CONAKRY, Guinea, March 26, 2015 (ENS) – One year after the current outbreak of the Ebola virus in West Africa that has claimed more than 10,000 lives, the Guinean government with the World Health Organization this week began the first trial of an Ebola vaccine in an affected community. The vaccinations are taking place in the Basse-Guinée, one of the areas where most Ebola cases are found in the country.
The proposal to conduct ring vaccination tests of VSV-EBOV, an Ebola vaccine developed by the Public Health Agency of Canada, received an excellent response from the community in a small village in the Coyah prefecture, where the trial team arrived on Monday.
The ring vaccination strategy consists in identifying recently infected patients and vaccinating all their contacts, thereby creating a ‘ring of immunity’ around them to stop the virus from spreading.
Vaccination of some 10,000 people in 190 rings is planned within a six to eight week period. Volunteers will be followed for three months. Results could be available as early as July 2015.
“This landmark operation gives hope to all of us, in Guinea and in the world, that we might soon have an effective public health tool against Ebola, should the vaccine prove to be safe and effective,” said the WHO Representative in Guinea, Dr. Jean-Marie Dangou.
“The start of ring vaccination clinical testing today in Guinea is therefore one of the most important milestones we have achieved in seeking a modern line of defense against Ebola,” said Dr. Dangou.
Trained medical staff, vaccines and other essential equipment were dispatched from Conakry to Coyah to vaccinate contacts of recently infected people who have given consent in a village of the Coyah prefecture. Vaccinations for now will include only adults, who are most at risk of infection, with the exception of pregnant women.
“We are committed to ending this epidemic,” said Dr. Sakoba Keita, National Coordinator of the Fight against Ebola in Guinea. “Combined with control measures that we are putting in place with our partners, a safe and effective vaccine will allow us to close this trying chapter and start rebuilding our country.”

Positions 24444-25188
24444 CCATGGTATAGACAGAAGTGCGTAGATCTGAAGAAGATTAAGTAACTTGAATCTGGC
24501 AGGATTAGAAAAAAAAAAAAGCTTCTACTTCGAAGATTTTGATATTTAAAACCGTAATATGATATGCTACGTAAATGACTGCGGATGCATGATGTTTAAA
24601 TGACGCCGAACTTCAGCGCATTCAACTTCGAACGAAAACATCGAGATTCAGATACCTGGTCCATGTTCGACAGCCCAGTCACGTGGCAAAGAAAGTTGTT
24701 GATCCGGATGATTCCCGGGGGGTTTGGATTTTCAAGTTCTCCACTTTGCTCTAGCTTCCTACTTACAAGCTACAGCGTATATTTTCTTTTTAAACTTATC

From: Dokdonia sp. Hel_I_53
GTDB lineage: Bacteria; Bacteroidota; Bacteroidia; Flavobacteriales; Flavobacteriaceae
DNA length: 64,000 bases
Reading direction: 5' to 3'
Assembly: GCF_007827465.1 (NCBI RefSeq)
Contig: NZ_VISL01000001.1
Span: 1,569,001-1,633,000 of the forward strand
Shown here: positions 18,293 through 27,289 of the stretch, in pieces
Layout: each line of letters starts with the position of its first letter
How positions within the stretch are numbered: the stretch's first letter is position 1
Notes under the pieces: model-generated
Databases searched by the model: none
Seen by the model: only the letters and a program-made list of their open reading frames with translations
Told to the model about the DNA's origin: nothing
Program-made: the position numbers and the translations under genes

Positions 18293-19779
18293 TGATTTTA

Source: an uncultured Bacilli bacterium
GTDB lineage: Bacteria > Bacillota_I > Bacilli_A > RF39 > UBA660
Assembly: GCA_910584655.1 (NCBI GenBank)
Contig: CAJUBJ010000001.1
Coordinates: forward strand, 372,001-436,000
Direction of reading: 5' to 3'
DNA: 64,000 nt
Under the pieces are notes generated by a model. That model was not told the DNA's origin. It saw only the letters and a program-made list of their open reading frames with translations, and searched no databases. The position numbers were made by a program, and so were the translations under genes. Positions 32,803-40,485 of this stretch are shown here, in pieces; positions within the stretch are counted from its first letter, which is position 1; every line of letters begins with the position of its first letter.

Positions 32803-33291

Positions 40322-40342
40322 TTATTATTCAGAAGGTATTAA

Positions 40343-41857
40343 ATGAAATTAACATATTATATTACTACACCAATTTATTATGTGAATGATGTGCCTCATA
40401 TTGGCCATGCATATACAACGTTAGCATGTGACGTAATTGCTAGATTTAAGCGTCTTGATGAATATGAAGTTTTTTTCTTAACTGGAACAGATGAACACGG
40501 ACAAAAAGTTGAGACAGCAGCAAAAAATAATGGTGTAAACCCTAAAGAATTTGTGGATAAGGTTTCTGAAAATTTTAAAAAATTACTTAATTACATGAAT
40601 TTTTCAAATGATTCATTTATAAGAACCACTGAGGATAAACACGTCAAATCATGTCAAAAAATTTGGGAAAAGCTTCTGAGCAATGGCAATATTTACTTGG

“This very same strategy was a key contribution to eradicating smallpox in the 1970’s, and allows us to vaccinate all those at greatest risk,” explained WHO Coordinator for the Guinea Vaccine Trial, Dr. Ana Maria Henao Restrepo.
Dr. Bertrand Draguez, Medical Director for the Non-governmental Organization Médecins sans Frontières (MSF) stressed that: “The trial is organized on a voluntary basis, and participation is confidential, free and non-remunerated.”
The Guinean Government is fully committed to the success of the vaccine clinical trial. In a March 20 official letter addressed to all the mayors, prefects and local health officials in Guinea, the head of the National Coordination Against Ebola in Guinea, Dr Sakoba Keita, asked everyone for their full cooperation and support.
VSV-EBOV Vaccine was developed by the Public Health Agency of Canada. The vaccine was licensed to NewLink Genetics, and on November 24, 2014, NewLink Genetics and Merck announced their collaboration on the vaccine.
The ring vaccination trial design was developed by an international group of experts from Canada, France, Guinea, Norway, Switzerland, United Kingdom, United States, and WHO.
This group included Professor Donald A. Henderson, who led the WHO smallpox eradication effort.
For the first time in West Africa, a case of Ebola was confirmed on March 21, 2014, three weeks after the first alert of a possible viral hemorrhagic fever emerged from Guinea’s Forest region. Rainforest animals such as fruit bats, rodents and monkeys are believed to have served as reservoir for the virus.
The Guinea Ebola vaccine trial is a coordinated effort among numerous international partners.
The World Health Organization is the sponsor of the study. The Government of Guinea, Doctors without Borders / Medecins sans Frontières, Epicentre, the Norwegian Institute of Public Health and WHO are coordinating its implementation.
The trial is funded by Doctors without Borders; the Research Council of Norway through the Norwegian Institute of Public Health; the Canadian government through the Public Health Agency of Canada, Canadian Institutes of Health Research, International Development Research Centre and Department of Foreign Affairs, Trade and Development; and WHO, with support from the Wellcome Trust, United Kingdom.
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